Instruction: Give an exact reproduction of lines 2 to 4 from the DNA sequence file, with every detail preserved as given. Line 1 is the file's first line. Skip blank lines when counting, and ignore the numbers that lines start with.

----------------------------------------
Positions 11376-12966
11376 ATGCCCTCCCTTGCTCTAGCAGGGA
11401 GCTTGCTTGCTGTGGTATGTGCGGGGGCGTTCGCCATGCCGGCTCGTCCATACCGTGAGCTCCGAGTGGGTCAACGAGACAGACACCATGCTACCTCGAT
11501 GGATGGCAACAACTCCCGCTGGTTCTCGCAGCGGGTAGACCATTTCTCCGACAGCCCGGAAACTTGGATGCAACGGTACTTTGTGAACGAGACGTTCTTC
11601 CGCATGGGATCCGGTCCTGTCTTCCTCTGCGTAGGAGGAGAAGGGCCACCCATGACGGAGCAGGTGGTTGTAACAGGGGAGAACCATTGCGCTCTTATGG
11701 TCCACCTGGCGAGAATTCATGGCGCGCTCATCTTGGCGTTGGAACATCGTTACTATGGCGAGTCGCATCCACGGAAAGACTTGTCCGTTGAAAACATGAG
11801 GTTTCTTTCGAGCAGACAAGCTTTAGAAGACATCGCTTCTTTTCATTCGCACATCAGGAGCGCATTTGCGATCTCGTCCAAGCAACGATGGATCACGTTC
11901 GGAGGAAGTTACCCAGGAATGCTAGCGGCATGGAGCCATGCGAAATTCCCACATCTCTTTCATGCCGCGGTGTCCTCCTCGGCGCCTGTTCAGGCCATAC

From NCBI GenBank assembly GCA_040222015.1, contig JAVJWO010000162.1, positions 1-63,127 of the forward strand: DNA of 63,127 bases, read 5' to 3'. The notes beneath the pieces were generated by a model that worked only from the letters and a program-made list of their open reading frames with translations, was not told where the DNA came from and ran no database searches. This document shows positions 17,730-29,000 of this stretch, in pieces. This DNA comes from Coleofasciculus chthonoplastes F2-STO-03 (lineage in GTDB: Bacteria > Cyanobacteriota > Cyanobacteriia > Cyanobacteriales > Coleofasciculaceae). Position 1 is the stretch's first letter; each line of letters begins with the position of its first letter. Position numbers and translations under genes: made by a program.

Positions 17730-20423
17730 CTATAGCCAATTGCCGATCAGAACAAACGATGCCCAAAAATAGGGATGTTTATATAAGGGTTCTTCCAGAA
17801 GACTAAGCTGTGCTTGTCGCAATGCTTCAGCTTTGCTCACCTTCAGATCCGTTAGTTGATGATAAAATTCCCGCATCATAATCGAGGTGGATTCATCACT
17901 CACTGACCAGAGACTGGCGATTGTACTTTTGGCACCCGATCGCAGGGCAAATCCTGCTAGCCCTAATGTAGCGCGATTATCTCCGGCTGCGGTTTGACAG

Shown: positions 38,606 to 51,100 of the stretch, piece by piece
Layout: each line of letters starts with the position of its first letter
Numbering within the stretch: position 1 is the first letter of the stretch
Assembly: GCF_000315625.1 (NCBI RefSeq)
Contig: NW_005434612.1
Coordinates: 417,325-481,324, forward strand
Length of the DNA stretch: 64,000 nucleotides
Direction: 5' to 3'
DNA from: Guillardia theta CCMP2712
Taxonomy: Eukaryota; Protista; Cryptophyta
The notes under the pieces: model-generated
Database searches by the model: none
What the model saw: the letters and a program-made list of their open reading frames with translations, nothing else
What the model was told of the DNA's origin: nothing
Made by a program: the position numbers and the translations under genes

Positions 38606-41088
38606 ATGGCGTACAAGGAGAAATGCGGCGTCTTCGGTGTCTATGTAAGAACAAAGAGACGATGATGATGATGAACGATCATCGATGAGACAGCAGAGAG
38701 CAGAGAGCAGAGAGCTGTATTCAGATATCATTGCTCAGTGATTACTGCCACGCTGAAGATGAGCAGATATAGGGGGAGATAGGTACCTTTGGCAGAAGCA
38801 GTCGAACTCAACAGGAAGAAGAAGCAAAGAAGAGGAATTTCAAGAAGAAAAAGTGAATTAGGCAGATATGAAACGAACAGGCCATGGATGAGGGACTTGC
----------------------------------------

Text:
11376 ATGCCCTCCCTTGCTCTAGCAGGGA
11401 GCTTGCTTGCTGTGGTATGTGCGGGGGCGTTCGCCATGCCGGCTCGTCCATACCGTGAGCTCCGAGTGGGTCAACGAGACAGACACCATGCTACCTCGAT
11501 GGATGGCAACAACTCCCGCTGGTTCTCGCAGCGGGTAGACCATTTCTCCGACAGCCCGGAAACTTGGATGCAACGGTACTTTGTGAACGAGACGTTCTTC